Spinning builds leg strength
Using a bike can help tone your quad, calf and gluteal (buttocks) muscles as well as strengthen your tendons, without any load bearing. If you’re looking to improve your legs the spinning bike is the perfect solution.
Spinning optimises fat burning
Fat burning takes place when your heart rate is at around 65-75% of your maximum. You can measure your heart rate manually or by using a monitor, which can be linked up to a stationary bike in the gym. Many gym bikes also have digital displays that display your heart rate if you place your hands on the sensors. By measuring your heart rate correctly you can then use the bike to help you burn fat and so lose weight. It’s particularly easy to keep at the correct level on a stationary bike and achieve the 20 minutes needed to see some real benefits.
Spinning is great for working the cardiovascular system
Your heart and lungs make up your cardiovascular system and the fitter you become, the more efficiently they work. This means a better flow of blood through your body and a corresponding increase in the speed with which the oxygen is pumped through your system. Your fitness level depends on how well this process is carried out. It is made more effective by using equipment such as the bike that works the heart and lungs slowly and to a pre-determined level. By increasing your training on the bike over time, there is an associated improvement in the performance of your cardiovascular system and therefore your fitness level.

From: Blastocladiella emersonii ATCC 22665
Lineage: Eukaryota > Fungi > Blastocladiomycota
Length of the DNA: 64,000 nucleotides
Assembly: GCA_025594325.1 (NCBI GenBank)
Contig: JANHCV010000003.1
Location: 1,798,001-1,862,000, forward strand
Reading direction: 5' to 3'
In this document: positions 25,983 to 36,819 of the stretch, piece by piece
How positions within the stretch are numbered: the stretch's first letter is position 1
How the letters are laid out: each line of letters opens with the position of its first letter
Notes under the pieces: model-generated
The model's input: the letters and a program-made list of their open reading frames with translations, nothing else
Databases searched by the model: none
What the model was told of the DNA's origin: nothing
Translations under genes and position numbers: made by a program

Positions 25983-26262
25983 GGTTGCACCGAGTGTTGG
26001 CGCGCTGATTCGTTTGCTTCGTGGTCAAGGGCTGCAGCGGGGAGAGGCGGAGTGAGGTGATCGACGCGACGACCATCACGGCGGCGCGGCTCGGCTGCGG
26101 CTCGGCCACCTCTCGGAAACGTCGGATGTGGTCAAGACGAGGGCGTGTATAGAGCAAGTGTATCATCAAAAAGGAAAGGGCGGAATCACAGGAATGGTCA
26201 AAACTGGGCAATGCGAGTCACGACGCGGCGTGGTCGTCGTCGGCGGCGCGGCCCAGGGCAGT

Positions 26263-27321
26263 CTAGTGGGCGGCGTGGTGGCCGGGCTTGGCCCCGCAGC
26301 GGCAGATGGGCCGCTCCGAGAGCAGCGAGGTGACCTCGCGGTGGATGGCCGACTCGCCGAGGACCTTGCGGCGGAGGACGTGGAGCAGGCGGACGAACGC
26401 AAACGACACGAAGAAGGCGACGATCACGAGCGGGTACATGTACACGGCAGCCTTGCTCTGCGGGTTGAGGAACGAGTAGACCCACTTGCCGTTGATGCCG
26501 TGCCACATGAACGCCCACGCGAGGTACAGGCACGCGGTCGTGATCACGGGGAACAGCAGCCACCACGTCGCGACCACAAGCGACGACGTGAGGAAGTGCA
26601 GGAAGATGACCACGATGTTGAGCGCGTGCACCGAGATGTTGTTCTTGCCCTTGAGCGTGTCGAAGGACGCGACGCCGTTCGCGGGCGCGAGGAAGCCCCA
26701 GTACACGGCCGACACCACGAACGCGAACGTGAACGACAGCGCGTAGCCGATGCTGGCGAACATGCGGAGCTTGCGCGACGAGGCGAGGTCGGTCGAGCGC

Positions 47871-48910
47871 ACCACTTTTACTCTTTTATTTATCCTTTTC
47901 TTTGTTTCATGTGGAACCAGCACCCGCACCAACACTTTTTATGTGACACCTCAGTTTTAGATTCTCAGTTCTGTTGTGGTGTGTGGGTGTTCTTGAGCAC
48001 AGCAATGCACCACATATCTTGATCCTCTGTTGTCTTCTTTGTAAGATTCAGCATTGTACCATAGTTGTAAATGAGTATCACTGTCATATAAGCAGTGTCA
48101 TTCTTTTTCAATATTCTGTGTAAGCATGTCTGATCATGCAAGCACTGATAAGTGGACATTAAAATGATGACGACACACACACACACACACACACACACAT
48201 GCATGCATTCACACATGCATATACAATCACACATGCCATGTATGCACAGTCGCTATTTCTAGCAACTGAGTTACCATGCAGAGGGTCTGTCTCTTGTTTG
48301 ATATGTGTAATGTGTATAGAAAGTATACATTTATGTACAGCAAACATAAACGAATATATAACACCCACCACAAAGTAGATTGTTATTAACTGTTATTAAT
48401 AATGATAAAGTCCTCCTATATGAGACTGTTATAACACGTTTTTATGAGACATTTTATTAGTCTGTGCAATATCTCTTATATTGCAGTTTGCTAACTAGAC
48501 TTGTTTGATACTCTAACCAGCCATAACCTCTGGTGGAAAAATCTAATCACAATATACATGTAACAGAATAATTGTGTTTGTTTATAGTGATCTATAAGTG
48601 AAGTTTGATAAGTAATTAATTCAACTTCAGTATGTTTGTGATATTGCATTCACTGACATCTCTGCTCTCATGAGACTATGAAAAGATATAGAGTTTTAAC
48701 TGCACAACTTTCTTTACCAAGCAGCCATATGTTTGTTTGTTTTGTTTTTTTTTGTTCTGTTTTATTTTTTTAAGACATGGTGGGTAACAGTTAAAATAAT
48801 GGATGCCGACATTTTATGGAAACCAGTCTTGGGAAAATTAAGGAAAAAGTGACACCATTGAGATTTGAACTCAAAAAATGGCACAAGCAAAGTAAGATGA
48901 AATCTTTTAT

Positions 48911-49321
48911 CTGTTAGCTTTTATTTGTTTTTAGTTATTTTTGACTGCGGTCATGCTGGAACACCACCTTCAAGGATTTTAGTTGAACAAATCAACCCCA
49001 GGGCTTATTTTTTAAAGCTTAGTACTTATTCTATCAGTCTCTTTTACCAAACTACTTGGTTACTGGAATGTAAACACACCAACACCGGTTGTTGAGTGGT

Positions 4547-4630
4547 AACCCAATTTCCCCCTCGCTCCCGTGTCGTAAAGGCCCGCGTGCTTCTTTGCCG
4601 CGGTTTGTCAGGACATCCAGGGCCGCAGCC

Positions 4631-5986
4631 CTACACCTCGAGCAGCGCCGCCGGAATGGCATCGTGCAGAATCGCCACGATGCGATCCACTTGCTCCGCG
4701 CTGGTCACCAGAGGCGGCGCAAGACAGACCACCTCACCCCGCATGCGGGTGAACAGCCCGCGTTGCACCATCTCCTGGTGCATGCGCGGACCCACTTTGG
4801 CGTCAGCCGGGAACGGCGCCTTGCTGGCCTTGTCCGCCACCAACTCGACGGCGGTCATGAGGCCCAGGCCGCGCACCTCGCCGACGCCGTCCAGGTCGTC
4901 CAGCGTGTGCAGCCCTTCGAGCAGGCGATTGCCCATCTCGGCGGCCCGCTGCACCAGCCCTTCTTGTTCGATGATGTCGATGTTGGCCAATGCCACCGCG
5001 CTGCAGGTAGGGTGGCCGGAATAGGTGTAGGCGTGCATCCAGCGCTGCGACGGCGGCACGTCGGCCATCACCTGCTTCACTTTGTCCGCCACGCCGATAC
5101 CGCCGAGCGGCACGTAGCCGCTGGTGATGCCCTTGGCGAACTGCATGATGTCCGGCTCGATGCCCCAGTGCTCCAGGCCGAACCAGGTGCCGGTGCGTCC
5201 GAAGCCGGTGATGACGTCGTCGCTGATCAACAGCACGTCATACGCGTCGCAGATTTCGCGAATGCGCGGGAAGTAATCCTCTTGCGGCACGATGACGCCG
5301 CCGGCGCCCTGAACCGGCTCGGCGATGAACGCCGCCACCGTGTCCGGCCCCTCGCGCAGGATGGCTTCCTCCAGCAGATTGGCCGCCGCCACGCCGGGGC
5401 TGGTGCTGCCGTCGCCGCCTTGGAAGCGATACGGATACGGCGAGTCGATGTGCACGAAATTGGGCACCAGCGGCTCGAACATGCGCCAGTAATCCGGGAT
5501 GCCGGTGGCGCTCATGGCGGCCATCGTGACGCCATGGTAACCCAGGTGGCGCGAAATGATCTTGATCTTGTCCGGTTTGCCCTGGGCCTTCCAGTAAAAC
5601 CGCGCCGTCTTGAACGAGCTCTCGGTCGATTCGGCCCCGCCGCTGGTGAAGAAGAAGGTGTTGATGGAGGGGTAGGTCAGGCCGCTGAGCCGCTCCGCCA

Spinning is non load-bearing so reduces risk of injury
Another advantage of cycling is that it is a non-load bearing form of exercise. By that we mean that your whole body is not being supported during your training as it is when for example, you run. The very action of sitting means that a degree of pressure is being taken off your joints, meaning there is a reduced chance of injury.
Spinning is good for interval training
The stationary bikes in your local gym will most probably have pre-programmed interval sessions to follow with gradual increases in the intensity level over time. If you’re using a bike outdoors then the same applies.
All you need to do is decide on which sections of your route you will cycle harder and for how long. Stick to the same routine and increase your intensity, using your heart rate monitor as a guide.
What spinning classes involve:
In a group, people work out together in a spinning class for around 45 minutes. The spinning instructor and 'classmates' surrounding you motivate you to such extremes that you find yourselves taking your fellow ‘spinners’ on in a sprint or hill climb. You have a resistance dial that you increase and decrease, making the class as hard, or as easy, as you wish.
A general good level of fitness is required for these classes. There are often beginners, intermediate and advanced classes in each program so check when booking that you have the right spin class for you. It is suggested that you attend a few beginner spin classes first as spinning bikes do take some getting used to and your first spin session may be more than you had originally bargained for.